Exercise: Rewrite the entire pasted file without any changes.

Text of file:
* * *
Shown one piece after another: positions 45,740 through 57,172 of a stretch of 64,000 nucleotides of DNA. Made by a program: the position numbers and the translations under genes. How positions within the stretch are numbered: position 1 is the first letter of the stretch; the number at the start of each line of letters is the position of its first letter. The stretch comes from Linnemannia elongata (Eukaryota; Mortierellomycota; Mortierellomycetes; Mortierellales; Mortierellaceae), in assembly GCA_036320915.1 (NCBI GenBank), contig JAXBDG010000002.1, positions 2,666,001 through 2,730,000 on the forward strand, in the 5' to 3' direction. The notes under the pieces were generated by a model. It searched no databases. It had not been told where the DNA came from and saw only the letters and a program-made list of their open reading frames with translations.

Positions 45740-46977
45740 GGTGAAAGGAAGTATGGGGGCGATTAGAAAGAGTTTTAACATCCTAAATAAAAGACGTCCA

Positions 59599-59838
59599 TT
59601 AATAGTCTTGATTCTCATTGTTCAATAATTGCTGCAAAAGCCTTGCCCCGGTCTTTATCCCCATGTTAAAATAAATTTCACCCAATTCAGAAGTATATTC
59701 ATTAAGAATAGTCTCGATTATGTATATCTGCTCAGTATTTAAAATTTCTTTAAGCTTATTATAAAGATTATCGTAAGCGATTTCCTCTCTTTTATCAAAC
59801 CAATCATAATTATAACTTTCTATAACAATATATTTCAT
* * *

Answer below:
Shown one piece after another: positions 45,740 through 57,172 of a stretch of 64,000 nucleotides of DNA. Made by a program: the position numbers and the translations under genes. How positions within the stretch are numbered: position 1 is the first letter of the stretch; the number at the start of each line of letters is the position of its first letter. The stretch comes from Linnemannia elongata (Eukaryota; Mortierellomycota; Mortierellomycetes; Mortierellales; Mortierellaceae), in assembly GCA_036320915.1 (NCBI GenBank), contig JAXBDG010000002.1, positions 2,666,001 through 2,730,000 on the forward strand, in the 5' to 3' direction. The notes under the pieces were generated by a model. It searched no databases. It had not been told where the DNA came from and saw only the letters and a program-made list of their open reading frames with translations.

Positions 45740-46977
45740 GGTGAAAGGAAGTATGGGGGCGATTAGAAAGAGTTTTAACATCCTAAATAAAAGACGTCCA

Positions 59599-59838
59599 TT
59601 AATAGTCTTGATTCTCATTGTTCAATAATTGCTGCAAAAGCCTTGCCCCGGTCTTTATCCCCATGTTAAAATAAATTTCACCCAATTCAGAAGTATATTC
59701 ATTAAGAATAGTCTCGATTATGTATATCTGCTCAGTATTTAAAATTTCTTTAAGCTTATTATAAAGATTATCGTAAGCGATTTCCTCTCTTTTATCAAAC
59801 CAATCATAATTATAACTTTCTATAACAATATATTTCAT